Posts Tagged ‘Farmers Markets’

SD Home-Processed Foods Law Gets Unnoticed Updates

I no longer live in South Dakota, but when I saw this legislative–>hoghouse maneuver, it really ticked me off.

Without consulting or notifying those who are affected, or those who actually worked on this legislation in the last session, SD legislators made some changes to the Home-Processed Foods Law and got them through committee and passed without anyone noticing–until now, that is.

First off, on initial introduction, HB1240 would have required a yearly $40 license from the Health Department to operate a “cottage food industry.”  Then the bill was hoghoused (SD speak for “stripped of its language and pretty much completely changed but still under the same bill #”) and changed to one that sets a $5000 yearly income limit on sales of homemade baked goods (pdf!).

I know the history of the SD Home-Processed Foods Law, so I know whereof I speak.  When our producer group worked with the SD Dept. of Health to draft this law, we asked for our own version of the MN Pickle Law, which does have a $5K income limit per year on home-processed baked goods and acid or acidified canned goods, but does not require testing of those canned goods.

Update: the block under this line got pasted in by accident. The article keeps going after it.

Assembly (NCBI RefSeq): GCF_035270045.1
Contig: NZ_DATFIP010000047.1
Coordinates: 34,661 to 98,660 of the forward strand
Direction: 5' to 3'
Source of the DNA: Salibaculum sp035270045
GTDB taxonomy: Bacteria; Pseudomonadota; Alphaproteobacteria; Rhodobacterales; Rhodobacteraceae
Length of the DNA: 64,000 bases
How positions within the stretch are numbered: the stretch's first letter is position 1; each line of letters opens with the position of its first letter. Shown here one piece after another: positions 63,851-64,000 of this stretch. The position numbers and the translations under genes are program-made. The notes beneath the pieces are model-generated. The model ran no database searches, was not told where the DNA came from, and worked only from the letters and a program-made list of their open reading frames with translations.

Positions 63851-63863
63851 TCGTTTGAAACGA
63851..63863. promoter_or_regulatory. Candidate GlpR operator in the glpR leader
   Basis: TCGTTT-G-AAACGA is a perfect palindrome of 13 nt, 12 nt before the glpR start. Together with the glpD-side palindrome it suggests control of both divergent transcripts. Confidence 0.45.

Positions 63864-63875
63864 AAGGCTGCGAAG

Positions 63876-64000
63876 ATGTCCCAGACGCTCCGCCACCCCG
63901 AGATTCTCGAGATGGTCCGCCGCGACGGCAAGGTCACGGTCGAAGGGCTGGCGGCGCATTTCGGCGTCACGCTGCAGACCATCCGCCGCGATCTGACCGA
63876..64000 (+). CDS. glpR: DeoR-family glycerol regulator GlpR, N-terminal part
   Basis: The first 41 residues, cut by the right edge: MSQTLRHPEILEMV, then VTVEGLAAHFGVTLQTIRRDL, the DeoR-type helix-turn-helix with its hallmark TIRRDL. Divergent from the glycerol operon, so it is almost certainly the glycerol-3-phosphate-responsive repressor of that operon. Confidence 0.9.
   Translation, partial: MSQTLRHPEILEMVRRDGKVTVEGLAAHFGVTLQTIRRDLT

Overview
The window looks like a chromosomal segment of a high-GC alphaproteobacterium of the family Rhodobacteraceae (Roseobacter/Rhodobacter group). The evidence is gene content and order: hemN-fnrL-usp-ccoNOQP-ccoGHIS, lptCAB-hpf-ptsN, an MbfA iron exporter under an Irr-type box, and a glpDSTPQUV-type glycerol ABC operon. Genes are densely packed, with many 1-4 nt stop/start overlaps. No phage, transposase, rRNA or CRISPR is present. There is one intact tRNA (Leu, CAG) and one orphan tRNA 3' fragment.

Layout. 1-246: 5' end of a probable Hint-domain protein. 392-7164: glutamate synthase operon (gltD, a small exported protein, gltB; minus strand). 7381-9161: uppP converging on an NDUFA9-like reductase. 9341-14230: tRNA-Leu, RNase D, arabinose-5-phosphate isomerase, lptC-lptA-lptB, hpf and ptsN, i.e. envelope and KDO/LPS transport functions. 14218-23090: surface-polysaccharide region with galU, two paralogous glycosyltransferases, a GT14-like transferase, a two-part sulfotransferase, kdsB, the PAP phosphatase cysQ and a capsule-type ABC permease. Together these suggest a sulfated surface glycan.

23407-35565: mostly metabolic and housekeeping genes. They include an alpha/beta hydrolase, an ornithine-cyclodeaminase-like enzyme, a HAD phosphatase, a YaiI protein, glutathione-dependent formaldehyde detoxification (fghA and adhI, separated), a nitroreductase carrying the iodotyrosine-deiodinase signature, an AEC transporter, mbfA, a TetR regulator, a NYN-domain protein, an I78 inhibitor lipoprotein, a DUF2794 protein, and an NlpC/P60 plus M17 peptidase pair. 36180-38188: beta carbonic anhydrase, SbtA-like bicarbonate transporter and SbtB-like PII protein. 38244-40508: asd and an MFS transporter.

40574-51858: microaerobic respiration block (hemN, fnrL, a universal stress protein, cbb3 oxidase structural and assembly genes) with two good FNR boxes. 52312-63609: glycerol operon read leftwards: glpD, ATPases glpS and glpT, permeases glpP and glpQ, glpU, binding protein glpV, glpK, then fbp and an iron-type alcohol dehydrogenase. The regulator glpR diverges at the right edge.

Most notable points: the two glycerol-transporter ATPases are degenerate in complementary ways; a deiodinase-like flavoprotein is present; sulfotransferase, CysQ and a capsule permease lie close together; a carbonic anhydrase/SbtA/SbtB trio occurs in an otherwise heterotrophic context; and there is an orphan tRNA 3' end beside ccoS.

What we ended up with was a version that allowed home-processed shelf-stable baked goods and acid and acidified canned goods to be sold at farmers markets, farm stands, and “similar venues”–but those acid and acidified foods needed to be tested by a “third party processing authority.”  And, there was no yearly income limit on sales of these goods.  At that time, the Health Department deemed income limitations unrelated to preserving the public health.

The recent legislation does not set a yearly income limit for the canned goods (cutbacks to the Cooperative Extension–the main processing authority–should pretty much see to that), but it does set a yearly income limit on baked goods.